Trigger warning: this post mentions sexual assault that is part of the show ‘I May Destroy You.’
As an English and generally a humanities student, there can be a variety of media content (be it TV, films, books, songs, podcasts even endless Reddit threads) that can inspire us to think more deeply about the topics that are proposed to us in our modules. It is a privilege and a responsibility as students to be aware of the society around us and how significant these portrayals in the media can impact us. A story of representation is essential to thriving.
‘I May Destroy You’ was written, starred, and co-directed by brilliant Michaela Coel, released summer last year on BBC One. It is unsettling, beautiful, and hard hitting. The show fictionalises her experience of sexual assault, personified through the character of Arabella and her reconning with the attack. She travels through her past and her present, dismantling issues of racism, gender imbalance and sexual assault that are embedded profoundly in British society. It is the testimony of her life as a survivor.
Throughout my degree, I have always been drawn to the concept of identity within my module’s themes. It is an idea that can be explored so thoroughly in both of my disciplines, English and History, as has a profound impact on how we experience the world. The first module where I explored identity passionately was through my Literary Criticisms and Theory module. Amongst the dense texts, I discovered the theory of intersectionality – it is defined by the Oxford English Dictionary as:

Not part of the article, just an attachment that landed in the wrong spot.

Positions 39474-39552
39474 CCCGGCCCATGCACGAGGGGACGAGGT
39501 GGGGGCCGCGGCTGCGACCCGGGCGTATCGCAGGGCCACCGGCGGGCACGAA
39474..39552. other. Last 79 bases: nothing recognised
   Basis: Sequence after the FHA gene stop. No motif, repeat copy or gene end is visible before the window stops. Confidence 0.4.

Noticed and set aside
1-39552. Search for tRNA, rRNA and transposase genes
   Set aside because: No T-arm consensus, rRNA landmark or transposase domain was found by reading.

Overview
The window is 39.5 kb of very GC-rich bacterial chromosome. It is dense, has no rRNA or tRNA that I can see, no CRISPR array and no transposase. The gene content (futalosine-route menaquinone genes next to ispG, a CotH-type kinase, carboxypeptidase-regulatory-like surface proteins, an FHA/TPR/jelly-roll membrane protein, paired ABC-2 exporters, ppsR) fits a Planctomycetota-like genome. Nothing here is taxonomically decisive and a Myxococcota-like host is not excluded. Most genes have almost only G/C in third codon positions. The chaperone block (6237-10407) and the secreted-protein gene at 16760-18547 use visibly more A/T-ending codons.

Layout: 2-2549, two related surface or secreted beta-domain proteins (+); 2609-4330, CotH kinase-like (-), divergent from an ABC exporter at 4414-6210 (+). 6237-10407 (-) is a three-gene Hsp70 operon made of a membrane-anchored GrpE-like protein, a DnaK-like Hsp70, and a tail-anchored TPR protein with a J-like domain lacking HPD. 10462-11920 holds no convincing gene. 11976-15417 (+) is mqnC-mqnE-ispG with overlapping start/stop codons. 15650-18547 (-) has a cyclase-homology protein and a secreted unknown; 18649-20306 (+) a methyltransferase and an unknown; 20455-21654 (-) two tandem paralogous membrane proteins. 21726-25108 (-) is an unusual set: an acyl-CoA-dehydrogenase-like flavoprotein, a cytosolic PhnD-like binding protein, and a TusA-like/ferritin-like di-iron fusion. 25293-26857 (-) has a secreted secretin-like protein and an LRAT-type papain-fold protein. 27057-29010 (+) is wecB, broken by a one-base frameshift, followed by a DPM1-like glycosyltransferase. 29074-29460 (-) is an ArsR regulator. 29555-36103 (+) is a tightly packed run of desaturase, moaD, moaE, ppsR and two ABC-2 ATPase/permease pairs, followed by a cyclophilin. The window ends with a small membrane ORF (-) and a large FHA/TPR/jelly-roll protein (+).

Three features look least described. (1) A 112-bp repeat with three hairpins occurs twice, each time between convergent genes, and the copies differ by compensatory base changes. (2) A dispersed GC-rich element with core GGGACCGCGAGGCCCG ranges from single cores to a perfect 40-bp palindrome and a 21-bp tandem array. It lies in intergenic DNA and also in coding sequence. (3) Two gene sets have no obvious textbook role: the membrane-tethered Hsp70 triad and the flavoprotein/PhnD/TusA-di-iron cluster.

‘The interconnected nature of social categorizations such as race, class, and gender, regarded as creating overlapping and interdependent systems of discrimination or disadvantage’.
Intersectionality sounds like an incredibly daunting phrase, but I will break it down. Kimberlé Crenshaw first defined the term in 1989 through a legal context. She observed failure in the law to recognise that social discrimination (such as racism and sexism) is maintained through overlapping systems, and does not work as singular entities. You can be discriminated for more than one part of your identity simultaneously. To me, this theory provides a more just and equal solution against social discrimination to account for every identity in our diverse society. I find it a wholly fascinating and complex subject. And well, surprise, surprise too, I am writing on this theory for my dissertation!
Representation of identity is crucial to being listened and valued. To be able to see a wealth of experience to broaden your view from outside your realm of ‘normal life’ is so powerful to intersectional rhetoric. This is precisely why I have been drawn to Michaela Coel’s narrative in ‘I May Destroy You’, at its core it is a struggle of identity – there is so much beauty in that concept. New voices are demanding to be heard, those who are in privileged positions must step up and make space for these individuals.
‘I May Destroy You’ is currently on BBC iPlayer, I urge you to check it out!
-Hannah (Third Year, English and History)